Paige McGinley

Associate Professor of Performing Arts​
Director of Graduate Studies for Theater and Performance Studies
PhD, Brown University
research interests:
  • 20th-century Theater and Performance
  • Race, Ethnicity, and Performance
  • American Studies
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contact info:

mailing address:

  • Washington University
  • CB 1108
  • One Brookings Drive
  • St. Louis, MO 63130-4899
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​Professor McGinley’s research and teaching examines histories of American theater and performance in the twentieth century, with a particular focus on African-American theater and popular entertainment.

Professor McGinley’s research and teaching examines histories of American theater and performance in the twentieth century, with a particular focus on African American theater and popular entertainment. Professor McGinley’s first book, Staging the Blues: From Tent Shows to Tourism (Duke University Press, 2014) is an exploration of the theatrical histories of blues performance; it was awarded the John W. Frick Book Award from the American Theater and Drama Society. Her current project, Rehearsing Civil Rights: Practicing the Law, 1938-1964, examines legal performance during the long civil rights era, and places paradigms of practice and rehearsal at the center of a study of court cases, nonviolent direct action, and theatrical events. With Dominika Laster, she edits the “Books” section of the journal TDR.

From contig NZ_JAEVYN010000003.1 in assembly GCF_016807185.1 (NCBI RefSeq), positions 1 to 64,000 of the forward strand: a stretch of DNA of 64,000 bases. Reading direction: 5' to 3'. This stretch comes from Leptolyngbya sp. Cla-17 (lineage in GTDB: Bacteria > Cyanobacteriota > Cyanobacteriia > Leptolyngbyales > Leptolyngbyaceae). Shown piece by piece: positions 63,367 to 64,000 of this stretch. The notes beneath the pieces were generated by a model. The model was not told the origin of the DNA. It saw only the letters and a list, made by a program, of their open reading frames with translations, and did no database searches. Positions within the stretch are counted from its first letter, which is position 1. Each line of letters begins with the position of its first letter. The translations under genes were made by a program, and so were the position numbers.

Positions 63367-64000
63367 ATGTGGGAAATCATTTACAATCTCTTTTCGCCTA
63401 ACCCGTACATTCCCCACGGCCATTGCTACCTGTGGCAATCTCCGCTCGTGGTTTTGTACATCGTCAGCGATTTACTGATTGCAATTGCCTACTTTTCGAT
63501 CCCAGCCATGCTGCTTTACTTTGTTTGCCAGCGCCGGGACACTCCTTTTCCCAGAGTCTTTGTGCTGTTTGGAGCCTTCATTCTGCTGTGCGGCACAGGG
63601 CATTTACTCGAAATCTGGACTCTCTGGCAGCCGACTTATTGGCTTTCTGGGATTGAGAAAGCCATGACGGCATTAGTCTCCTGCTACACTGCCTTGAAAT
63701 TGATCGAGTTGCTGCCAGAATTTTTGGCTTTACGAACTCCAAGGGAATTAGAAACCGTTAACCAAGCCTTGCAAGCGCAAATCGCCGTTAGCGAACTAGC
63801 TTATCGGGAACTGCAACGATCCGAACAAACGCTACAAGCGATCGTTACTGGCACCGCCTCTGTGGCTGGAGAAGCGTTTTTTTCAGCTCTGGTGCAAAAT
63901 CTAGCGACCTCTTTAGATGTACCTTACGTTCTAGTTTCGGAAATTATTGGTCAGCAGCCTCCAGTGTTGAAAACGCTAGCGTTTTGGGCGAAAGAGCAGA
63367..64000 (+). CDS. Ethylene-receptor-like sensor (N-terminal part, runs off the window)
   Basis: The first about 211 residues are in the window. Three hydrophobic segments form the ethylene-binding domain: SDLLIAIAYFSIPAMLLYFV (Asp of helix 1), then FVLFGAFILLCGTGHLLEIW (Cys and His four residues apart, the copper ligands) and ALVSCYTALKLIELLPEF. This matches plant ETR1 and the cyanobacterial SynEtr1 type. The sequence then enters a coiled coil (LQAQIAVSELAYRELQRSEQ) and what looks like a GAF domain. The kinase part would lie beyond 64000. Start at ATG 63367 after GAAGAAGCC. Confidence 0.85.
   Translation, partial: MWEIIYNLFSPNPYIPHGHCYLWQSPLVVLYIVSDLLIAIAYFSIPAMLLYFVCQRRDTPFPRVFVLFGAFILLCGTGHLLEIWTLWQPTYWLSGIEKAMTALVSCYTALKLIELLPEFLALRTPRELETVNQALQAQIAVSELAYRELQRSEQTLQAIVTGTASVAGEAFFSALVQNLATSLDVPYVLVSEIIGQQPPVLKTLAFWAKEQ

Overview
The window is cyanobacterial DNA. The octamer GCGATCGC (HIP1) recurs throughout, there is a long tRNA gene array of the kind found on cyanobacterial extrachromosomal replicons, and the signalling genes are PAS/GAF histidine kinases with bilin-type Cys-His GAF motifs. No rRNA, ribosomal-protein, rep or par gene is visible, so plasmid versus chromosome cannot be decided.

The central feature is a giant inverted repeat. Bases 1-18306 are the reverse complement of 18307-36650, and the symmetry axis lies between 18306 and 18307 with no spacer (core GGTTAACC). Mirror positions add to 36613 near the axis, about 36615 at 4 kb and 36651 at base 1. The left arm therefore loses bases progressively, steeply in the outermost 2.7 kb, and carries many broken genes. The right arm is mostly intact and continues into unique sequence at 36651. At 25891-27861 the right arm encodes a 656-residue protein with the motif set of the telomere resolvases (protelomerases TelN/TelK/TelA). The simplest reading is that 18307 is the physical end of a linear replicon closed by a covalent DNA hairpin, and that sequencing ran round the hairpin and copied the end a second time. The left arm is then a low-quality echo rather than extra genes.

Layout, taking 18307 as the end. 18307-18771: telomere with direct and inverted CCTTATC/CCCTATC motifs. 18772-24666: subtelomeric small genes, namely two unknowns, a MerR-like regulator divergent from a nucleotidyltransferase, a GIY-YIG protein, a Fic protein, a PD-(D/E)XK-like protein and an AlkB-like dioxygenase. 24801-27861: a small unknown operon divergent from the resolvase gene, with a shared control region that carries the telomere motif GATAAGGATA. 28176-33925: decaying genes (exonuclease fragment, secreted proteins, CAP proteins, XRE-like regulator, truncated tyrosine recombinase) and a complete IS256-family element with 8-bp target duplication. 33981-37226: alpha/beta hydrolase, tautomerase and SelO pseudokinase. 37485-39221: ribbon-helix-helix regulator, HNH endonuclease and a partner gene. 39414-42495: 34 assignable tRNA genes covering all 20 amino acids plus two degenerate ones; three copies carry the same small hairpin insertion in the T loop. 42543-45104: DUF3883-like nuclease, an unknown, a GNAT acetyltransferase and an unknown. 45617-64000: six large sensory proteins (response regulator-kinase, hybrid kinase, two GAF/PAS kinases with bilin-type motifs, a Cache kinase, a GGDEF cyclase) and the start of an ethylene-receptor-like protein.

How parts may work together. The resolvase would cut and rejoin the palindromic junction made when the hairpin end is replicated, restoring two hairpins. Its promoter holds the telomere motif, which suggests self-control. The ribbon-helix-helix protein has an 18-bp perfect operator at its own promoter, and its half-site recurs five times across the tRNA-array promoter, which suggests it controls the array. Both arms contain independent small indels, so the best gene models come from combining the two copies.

Staging the Blues: From Tent Shows to Tourism

Staging the Blues: From Tent Shows to Tourism

Singing was just one element of blues performance in the early twentieth century. Ma Rainey, Bessie Smith, and other classic blues singers also tapped, joked, and flaunted extravagant costumes on tent show and black vaudeville stages. The press even described these women as "actresses" long before they achieved worldwide fame for their musical recordings. In Staging the Blues, Paige A. McGinley shows that even though folklorists, record producers, and festival promoters set the theatricality of early blues aside in favor of notions of authenticity, it remained creatively vibrant throughout the twentieth century. Highlighting performances by Rainey, Smith, Lead Belly, Sister Rosetta Tharpe, Sonny Terry, and Brownie McGhee in small Mississippi towns, Harlem theaters, and the industrial British North, this pioneering study foregrounds virtuoso blues artists who used the conventions of the theater, including dance, comedy, and costume, to stage black mobility, to challenge narratives of racial authenticity, and to fight for racial and economic justice.